Mastery Goals - usually asks the individual, what am I going to master or get better at a certain aspect of their job. Mastery goals are aimed at attaining a standard of competence defined by self-improvement or skill development. Individuals who hold mastery goals either seek task-related self-improvement or strive to gain task mastery. Each person can define what their own mastery goal should be. The reason why Shelley gets especially excited when discussing mastery goals is that they make a difference to the outcome of the end result and they can be worked on every day.
For example, working on a person's character like resilience or determination is something that comes up in all aspects of daily life.
- Align your sales coaching methods in your 1-2-1 meetings
When you’re aware of each rep’s individual goals, you’ll be better able to direct your coaching efforts. Kickoff a 1-2-1 session where you can talk about your rep’s short term and long term goals. Encourage them to make an action plan that can help them reach those goals. If their short term goals include improving their closing more deals skills, work with them to identify specific weaknesses and areas where they can improve. If their long term goal is to go into management, help them understand what they need to qualify for that promotion, and the steps they can take to get there.
By considering coaching around the rep’s performance and mastery goals, each session will be a powerful learning tool, and you’ll ultimately work toward building a productive and driven sales team.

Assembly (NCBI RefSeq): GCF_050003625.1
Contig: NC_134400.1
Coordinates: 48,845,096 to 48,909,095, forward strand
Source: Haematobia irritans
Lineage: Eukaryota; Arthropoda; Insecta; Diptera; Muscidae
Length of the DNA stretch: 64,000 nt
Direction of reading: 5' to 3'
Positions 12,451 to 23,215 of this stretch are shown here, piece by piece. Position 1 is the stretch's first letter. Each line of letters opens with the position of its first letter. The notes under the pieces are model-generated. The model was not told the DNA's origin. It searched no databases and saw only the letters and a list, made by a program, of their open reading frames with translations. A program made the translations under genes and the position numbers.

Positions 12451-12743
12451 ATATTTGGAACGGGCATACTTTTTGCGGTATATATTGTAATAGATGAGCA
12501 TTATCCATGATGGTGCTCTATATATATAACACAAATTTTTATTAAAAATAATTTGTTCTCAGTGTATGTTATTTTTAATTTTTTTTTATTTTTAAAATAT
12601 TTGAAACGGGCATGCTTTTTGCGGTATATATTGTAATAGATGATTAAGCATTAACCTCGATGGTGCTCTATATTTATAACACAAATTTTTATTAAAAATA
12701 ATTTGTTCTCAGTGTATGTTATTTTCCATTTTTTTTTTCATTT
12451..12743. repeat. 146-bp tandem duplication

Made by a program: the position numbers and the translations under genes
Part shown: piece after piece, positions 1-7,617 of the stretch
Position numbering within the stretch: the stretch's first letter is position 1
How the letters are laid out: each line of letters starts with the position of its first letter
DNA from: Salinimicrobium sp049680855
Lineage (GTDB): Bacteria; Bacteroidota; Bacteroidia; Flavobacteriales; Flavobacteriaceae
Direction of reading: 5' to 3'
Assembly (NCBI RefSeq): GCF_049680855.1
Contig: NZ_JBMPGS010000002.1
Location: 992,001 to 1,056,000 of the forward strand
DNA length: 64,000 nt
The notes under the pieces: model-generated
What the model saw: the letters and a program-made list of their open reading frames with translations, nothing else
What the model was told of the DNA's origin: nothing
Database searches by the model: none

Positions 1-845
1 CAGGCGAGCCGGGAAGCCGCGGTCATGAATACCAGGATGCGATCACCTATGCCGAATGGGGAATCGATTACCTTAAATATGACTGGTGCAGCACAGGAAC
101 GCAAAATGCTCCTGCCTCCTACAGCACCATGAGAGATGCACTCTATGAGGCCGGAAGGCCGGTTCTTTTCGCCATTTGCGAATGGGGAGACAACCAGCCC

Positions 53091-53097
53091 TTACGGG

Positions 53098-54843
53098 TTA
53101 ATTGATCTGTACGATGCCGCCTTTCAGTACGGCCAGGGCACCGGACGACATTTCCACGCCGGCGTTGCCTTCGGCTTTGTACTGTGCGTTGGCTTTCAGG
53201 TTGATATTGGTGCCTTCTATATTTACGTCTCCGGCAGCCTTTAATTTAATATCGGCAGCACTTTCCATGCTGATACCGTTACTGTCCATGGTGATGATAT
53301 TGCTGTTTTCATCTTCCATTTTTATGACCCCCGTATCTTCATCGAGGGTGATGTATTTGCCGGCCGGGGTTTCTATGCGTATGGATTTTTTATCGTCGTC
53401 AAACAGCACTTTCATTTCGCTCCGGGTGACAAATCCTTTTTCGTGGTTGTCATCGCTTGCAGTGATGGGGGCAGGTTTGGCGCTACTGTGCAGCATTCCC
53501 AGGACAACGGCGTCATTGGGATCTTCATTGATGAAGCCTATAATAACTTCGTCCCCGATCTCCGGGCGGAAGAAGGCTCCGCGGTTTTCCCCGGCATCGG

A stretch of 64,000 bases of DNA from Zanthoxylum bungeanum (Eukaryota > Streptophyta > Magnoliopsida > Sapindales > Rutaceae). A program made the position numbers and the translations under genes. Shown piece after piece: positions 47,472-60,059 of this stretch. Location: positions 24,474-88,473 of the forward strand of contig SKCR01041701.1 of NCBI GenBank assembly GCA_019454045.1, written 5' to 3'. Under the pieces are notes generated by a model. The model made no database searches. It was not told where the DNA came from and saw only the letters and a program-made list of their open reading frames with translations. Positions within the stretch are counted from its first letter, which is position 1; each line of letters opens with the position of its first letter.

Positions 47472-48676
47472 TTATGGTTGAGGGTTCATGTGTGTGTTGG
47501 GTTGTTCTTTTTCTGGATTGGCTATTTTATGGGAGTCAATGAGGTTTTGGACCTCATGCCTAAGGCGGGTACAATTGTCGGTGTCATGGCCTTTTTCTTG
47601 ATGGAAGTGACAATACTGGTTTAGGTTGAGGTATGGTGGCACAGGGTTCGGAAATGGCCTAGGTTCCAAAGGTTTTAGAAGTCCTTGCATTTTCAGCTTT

- Schedule time before the meeting to prepare and listen to proposed sales conversations or reports
Making sure that all calls and conversations are being recorded. Then, schedule a block of time each week to go over any relevant sources. Using the Jiminny software you can create playlists, pick out key themes in any meeting such as action items, wow moments, deal risks, next steps and more. You can also skip directly to the points of interest and get involved with the important parts of any deal to view how your reps handle conversations. You can ask each rep to select one or two calls from the week for you to listen to their best and their worst. Then you’ll have a better understanding of their strengths and weaknesses, meaning you can coach in your 1-2-1s more specifically on the skills they need to improve.
- Finish each 1-2-1 session with a clear next action step
Each session should add value to both parties and help move the business forward toward specific goals. Making a clear call to action at the end of a meeting ensures all understand what needs to be done next and is agreed. If you need the rep to report on their progress before the next 1-2-1 make sure you let them know when and how to do this. If you need to help them improve a particular skill like demo presentations skills, decide together on a number of times they should repeat this task during the week so you can then discuss their progression next time. Allowing the rep to set their own targets and goals g=here in your meeting will help motivate them to take action and make improvements.
- Finally, don’t make 1-2-1s all about you
The 1-2-1 meetings should be a collaborative process. Building a great relationship is key. If you want to work on improving the business together then demonstrating good listening skills, being open minded and showing respect for each other goes a long way.
For more information on coaching your sales team read this blog here
All the best,